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 A118642 Two finite groups are conformal if they have the same number of elements of each order. A natural number n is said to be a conformal order if there exist two conformal groups of order n which are not isomorphic to each other. The sequence lists the conformal orders. 2
 16, 27, 32, 48, 54, 64, 72, 80, 81, 96, 100, 108, 112, 125, 128, 135, 144, 147, 160, 162, 176, 189, 192, 200, 208, 216, 224, 240, 243, 250 (list; graph; refs; listen; history; text; internal format)
 OFFSET 1,1 COMMENTS Since a(1)= 16 and p^3 is in the sequence for any odd prime p, by taking direct products with cyclic groups we see that n belongs to the sequence if either 16 or p^3 divides n for an odd prime p. However, 72 and 147, which are not of this form, both belong to the sequence. Also, every multiple of each term in the sequence is also a term of the sequence. Conformality of groups is an equivalence relation but there seem to be virtually no known conformality invariants other than group order. REFERENCES F. J. Budden, The Fascination of Groups, Cambridge University Press, 1969. LINKS James McCarron, Table of n, a(n) for n = 1..312 EXAMPLE a(2)= 27 because there exist two non-isomorphic groups of order 27 each of which has one element of order one and twenty-six elements of order three. CROSSREFS Sequence in context: A152444 A199013 A374007 * A088247 A366962 A032610 Adjacent sequences: A118639 A118640 A118641 * A118643 A118644 A118645 KEYWORD hard,more,nonn AUTHOR Des MacHale and Bob Heffernan, May 10 2006 STATUS approved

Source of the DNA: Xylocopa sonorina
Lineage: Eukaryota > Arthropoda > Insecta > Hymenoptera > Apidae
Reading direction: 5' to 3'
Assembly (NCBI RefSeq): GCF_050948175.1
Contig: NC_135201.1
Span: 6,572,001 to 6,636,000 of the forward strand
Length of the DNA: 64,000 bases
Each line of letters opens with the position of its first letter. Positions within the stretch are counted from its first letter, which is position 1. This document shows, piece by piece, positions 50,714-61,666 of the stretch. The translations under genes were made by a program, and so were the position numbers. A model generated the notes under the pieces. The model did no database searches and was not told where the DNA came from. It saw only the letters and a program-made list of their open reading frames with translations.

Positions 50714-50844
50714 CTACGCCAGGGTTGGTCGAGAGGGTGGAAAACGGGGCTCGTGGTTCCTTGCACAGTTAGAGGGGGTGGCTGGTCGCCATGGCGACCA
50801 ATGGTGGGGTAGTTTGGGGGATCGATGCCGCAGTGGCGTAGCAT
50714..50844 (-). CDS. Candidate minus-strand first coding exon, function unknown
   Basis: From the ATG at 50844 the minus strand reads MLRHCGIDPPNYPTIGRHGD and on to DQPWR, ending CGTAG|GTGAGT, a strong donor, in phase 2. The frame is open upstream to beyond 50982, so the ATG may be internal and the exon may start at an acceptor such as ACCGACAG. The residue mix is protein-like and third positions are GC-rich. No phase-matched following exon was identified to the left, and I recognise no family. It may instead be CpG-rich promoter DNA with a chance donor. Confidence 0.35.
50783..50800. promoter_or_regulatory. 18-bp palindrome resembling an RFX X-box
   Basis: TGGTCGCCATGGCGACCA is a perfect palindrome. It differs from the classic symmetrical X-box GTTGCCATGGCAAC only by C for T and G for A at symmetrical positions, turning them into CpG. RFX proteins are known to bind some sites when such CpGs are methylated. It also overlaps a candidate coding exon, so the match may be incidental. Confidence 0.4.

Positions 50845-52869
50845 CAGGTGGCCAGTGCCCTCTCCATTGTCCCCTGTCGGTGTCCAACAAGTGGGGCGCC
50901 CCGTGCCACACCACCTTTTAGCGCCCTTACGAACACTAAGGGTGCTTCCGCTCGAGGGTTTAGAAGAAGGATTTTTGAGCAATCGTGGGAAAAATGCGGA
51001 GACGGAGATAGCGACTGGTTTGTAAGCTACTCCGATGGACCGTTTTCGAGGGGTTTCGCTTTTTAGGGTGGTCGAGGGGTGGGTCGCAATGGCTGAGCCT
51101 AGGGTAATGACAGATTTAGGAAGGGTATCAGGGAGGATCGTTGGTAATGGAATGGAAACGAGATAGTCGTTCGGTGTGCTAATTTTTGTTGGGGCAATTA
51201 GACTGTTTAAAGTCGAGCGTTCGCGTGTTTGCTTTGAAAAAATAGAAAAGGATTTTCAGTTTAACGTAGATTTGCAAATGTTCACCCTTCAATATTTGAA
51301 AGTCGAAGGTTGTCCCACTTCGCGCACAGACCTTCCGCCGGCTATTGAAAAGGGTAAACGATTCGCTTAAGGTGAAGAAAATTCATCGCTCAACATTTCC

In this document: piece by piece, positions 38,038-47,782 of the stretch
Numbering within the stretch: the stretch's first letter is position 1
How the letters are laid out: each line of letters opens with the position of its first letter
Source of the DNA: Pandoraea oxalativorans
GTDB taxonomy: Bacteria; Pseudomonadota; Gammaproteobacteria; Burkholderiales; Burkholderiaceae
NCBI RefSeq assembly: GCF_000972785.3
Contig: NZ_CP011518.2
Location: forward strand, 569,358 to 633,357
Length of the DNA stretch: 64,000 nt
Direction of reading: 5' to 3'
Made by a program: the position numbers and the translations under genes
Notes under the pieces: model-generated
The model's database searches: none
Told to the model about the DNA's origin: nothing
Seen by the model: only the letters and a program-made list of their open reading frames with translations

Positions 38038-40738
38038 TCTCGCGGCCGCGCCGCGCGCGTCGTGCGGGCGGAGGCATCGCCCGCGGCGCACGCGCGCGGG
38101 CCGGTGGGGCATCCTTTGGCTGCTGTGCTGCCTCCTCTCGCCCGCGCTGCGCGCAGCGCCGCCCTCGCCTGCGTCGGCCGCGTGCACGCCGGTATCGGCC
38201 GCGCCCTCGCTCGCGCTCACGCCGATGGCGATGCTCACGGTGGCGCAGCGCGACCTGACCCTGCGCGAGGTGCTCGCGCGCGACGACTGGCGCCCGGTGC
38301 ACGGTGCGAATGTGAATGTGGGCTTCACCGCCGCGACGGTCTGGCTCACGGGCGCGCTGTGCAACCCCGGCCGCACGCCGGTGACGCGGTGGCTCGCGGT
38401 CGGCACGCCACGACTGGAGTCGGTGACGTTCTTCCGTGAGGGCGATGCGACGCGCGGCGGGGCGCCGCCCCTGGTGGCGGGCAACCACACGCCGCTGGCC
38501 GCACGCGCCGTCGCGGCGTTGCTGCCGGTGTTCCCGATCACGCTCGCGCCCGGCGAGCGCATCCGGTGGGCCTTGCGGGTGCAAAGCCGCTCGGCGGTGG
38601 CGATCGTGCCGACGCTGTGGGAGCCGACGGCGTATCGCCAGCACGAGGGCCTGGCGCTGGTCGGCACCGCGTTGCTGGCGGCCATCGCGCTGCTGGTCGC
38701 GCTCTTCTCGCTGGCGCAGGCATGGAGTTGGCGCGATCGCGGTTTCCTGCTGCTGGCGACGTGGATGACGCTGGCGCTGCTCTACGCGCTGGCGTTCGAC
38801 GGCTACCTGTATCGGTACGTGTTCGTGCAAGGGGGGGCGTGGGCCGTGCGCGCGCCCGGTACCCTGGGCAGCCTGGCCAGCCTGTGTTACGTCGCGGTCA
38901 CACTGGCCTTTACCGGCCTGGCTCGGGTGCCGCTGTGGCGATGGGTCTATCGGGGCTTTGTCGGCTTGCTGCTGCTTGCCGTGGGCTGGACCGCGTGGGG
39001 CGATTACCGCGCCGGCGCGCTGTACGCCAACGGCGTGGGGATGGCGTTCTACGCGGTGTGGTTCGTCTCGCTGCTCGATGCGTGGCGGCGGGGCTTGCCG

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Last modified August 12 19:26 EDT 2024. Contains 375113 sequences. (Running on oeis4.)